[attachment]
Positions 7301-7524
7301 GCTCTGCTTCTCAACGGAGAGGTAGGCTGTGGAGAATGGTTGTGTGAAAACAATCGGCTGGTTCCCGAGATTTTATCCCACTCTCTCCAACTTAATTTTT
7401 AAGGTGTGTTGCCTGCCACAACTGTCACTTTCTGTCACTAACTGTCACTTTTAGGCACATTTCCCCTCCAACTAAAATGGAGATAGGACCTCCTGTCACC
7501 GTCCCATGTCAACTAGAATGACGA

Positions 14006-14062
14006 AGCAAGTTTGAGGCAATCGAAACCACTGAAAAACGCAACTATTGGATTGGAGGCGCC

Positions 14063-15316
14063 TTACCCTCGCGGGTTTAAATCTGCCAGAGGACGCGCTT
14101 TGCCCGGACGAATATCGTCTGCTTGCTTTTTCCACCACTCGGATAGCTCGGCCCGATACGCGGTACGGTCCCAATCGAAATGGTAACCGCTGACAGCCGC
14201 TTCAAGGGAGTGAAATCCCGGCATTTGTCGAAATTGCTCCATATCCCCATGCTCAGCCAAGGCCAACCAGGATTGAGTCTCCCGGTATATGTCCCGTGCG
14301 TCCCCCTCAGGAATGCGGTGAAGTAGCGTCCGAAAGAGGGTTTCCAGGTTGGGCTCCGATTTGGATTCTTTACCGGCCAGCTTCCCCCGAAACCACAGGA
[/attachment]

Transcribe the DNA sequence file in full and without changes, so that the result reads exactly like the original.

Positions 7301-7524
7301 GCTCTGCTTCTCAACGGAGAGGTAGGCTGTGGAGAATGGTTGTGTGAAAACAATCGGCTGGTTCCCGAGATTTTATCCCACTCTCTCCAACTTAATTTTT
7401 AAGGTGTGTTGCCTGCCACAACTGTCACTTTCTGTCACTAACTGTCACTTTTAGGCACATTTCCCCTCCAACTAAAATGGAGATAGGACCTCCTGTCACC
7501 GTCCCATGTCAACTAGAATGACGA

Positions 14006-14062
14006 AGCAAGTTTGAGGCAATCGAAACCACTGAAAAACGCAACTATTGGATTGGAGGCGCC

Positions 14063-15316
14063 TTACCCTCGCGGGTTTAAATCTGCCAGAGGACGCGCTT
14101 TGCCCGGACGAATATCGTCTGCTTGCTTTTTCCACCACTCGGATAGCTCGGCCCGATACGCGGTACGGTCCCAATCGAAATGGTAACCGCTGACAGCCGC
14201 TTCAAGGGAGTGAAATCCCGGCATTTGTCGAAATTGCTCCATATCCCCATGCTCAGCCAAGGCCAACCAGGATTGAGTCTCCCGGTATATGTCCCGTGCG
14301 TCCCCCTCAGGAATGCGGTGAAGTAGCGTCCGAAAGAGGGTTTCCAGGTTGGGCTCCGATTTGGATTCTTTACCGGCCAGCTTCCCCCGAAACCACAGGA